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Machiavelli says the prince only has to seem good, not be good. Socrates insists that seeming is bad, being is good. Is it better to remain in the cave with Machiavelli, or see the light with Socrates? Write three pages for Machiavelli and against Socrates, write another three pages against Machiavelli and for Socrates.
Both Niccol� Machiavelli and Plato, in their works The Prince and The Republic (respectively), address the concepts of seeming and being in relation to political power and leadership, however they do so in two distinct manners. In the Republic, Socrates insists that seeming is bad, and being is good. Using a parable of people in a cave, he states that the only way to know the difference between what seems and what actually is reality is to experience it in its purest form, instead of through images. Machiavelli, on the other hand outlines the different ways that a prince could rise to power, and justifies any and all means that a prince could take. He states that a prince only has to seem good when it fits his purposes, not actually be good. He encourages an aspiring prince to be deceitful and conniving in order to gain and maintain power. Before concluding which political theorist is correct, it is interesting to examine whether it would be better to remain in the cave with Machiavelli or see the light with Socrates.
The citizens of Socrates’ Republic are divided into three classes. Those who are deemed fit to rule, the philosopher/rulers, are those who have been chosen to pass through several stages of training and preparation. They are the most fit to rule, because they are the only ones who (at the end of their training) know the difference between what seems to be reality and what reality actually is. They have gained this knowledge because they have spent the majority of their lifetimes preparing to rule. The other two classes of people in the Republic, the warriors and the moneymakers, c...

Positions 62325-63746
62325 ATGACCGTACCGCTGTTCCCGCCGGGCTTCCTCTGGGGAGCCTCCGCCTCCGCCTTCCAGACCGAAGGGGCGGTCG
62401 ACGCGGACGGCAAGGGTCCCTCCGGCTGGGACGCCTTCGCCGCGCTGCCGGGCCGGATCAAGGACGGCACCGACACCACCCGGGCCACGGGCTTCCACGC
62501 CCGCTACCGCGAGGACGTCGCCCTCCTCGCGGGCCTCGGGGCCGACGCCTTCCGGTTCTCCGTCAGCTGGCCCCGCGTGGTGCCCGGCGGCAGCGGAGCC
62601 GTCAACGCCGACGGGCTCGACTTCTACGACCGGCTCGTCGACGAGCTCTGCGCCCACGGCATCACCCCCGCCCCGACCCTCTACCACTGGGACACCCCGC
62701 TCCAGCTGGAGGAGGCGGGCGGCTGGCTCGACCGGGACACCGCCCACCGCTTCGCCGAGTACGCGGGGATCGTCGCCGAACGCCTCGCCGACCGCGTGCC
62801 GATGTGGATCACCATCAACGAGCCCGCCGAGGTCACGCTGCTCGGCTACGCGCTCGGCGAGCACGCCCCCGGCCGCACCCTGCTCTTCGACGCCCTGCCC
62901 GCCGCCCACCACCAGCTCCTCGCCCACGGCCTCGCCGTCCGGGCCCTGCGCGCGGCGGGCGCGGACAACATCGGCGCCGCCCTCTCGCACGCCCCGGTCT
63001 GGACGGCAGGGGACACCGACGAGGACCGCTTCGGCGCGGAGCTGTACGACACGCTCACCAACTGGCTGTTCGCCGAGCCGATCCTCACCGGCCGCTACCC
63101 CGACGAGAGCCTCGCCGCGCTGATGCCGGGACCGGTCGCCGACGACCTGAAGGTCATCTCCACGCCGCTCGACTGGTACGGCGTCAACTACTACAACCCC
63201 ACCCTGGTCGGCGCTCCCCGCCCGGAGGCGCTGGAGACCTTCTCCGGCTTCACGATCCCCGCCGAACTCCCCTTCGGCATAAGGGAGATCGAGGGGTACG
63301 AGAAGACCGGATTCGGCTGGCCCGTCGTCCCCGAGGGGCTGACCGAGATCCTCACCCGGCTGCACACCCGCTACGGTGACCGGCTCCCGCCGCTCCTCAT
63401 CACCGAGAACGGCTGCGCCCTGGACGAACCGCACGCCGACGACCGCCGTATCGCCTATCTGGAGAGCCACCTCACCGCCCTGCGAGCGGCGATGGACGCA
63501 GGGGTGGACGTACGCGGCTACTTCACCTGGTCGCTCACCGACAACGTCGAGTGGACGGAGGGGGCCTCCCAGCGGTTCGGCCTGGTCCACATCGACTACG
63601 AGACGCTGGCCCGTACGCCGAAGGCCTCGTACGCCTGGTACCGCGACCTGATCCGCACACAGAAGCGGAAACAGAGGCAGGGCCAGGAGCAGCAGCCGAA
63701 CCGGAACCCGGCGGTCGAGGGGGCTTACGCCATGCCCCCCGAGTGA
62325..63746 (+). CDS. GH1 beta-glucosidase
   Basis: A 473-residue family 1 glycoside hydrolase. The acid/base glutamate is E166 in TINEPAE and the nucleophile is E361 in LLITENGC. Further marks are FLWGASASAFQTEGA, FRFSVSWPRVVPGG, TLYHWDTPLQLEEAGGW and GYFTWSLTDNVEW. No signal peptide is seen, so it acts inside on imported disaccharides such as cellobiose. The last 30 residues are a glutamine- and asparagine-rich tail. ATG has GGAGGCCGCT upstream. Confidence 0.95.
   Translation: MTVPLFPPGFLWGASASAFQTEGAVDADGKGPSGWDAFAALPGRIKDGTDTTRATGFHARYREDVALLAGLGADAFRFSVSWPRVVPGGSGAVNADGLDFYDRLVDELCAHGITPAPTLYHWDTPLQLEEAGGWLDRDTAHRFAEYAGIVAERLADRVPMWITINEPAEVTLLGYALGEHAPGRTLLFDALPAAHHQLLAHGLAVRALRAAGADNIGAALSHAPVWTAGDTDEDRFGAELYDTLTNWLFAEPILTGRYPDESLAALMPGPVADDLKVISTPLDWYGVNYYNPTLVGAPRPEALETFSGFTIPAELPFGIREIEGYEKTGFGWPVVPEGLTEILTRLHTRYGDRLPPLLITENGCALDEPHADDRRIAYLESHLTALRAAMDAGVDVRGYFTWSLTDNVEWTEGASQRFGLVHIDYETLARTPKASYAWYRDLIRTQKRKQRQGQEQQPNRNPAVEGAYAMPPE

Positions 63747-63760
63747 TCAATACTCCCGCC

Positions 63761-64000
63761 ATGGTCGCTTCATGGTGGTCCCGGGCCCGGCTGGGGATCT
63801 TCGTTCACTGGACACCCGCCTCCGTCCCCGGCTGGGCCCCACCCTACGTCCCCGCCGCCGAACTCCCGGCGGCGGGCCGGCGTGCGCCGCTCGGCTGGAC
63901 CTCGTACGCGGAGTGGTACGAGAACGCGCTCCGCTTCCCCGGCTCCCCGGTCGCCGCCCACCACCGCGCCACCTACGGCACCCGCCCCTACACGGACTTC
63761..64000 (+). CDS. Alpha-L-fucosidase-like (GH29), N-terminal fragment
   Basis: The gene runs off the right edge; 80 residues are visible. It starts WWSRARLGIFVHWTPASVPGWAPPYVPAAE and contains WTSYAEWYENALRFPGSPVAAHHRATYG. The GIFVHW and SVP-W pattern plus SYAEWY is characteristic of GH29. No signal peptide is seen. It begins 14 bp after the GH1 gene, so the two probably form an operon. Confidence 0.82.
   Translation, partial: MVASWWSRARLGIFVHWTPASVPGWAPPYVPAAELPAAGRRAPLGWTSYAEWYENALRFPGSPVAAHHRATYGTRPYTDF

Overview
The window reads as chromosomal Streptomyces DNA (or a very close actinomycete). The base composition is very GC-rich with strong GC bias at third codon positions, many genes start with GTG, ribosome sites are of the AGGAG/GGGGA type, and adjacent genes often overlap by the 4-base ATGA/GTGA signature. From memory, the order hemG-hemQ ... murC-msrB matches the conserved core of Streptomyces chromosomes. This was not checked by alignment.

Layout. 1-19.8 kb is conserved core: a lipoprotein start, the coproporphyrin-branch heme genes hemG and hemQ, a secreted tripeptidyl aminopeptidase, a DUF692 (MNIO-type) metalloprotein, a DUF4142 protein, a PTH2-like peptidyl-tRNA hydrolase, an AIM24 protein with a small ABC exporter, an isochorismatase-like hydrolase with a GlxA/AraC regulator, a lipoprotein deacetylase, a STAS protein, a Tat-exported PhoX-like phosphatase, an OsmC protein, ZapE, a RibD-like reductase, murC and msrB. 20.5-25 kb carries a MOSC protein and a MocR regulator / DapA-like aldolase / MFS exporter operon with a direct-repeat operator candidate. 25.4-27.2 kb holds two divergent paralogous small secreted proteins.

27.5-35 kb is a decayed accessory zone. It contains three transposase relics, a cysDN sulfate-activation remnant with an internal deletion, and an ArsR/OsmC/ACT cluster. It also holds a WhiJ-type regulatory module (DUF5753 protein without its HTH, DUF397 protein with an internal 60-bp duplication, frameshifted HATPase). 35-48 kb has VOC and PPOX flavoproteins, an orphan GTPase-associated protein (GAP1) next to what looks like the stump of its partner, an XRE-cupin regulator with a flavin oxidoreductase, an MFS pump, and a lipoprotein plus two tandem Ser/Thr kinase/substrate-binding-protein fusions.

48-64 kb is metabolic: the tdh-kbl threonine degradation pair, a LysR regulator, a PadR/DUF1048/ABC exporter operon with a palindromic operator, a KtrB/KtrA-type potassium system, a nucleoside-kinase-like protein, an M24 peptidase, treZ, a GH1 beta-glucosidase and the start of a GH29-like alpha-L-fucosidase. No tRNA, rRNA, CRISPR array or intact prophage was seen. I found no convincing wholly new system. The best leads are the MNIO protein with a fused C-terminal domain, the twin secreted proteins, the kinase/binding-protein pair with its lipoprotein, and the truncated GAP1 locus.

Plato and Machiavelli Plato and Machiavelli both wrote a
professional essay on Niccolo Machiavelli and Plato
This article seeks to explore the aspects of CSR in light of Machiavelli’s THE PRINCE and Plato’s REPUBLIC. These two philosophers sought to explain and justify how the rulers of large, socially important institutions, i.e. civil government, operate for the good or ill of those who live within them. As corporations are themselves similar mini-states, akin to the city-states and poleis in the times of Machiavelli and Plato, and as some CSR proponents seek to have the corporation take on many tasks that have, in the past, been performed by the state, exploring CSR through these two works provides useful insight. Our topic, however, is not the paths of justice in the ancient or renaissance world, but whether these two philosophers can help us understand how CSR can be applied today; perhaps even to warn us of its abuses or encourage CSR’s healthy application.
Machiavelli And Plato: Virtue Vs. Justice
Plato and Machiavelli essays Plato's Republic and Machiavelli's The Prince are each hugely important texts in the history of philosophy Even though they were Machiavelli Plato Rebuplic Prince Comparison Essay Question: Compare the Characteristics of the true guardians, as described by Plato (Republic, bk VII, Jul 30, 2007 Plato's philosopher-king ruled over the warriors and. tradesmen of his ideal republic with rationality Aristotle's polity Machiavelli's prince used deception and illusion. for the better economic good of the state All have their
However, in many cases Machiavelli seems to. be arguing against Platonic philosophy According to Monarch notes on The Republic: The basic idea referred to is A Prince's main duty is the preservation of his country and the protection of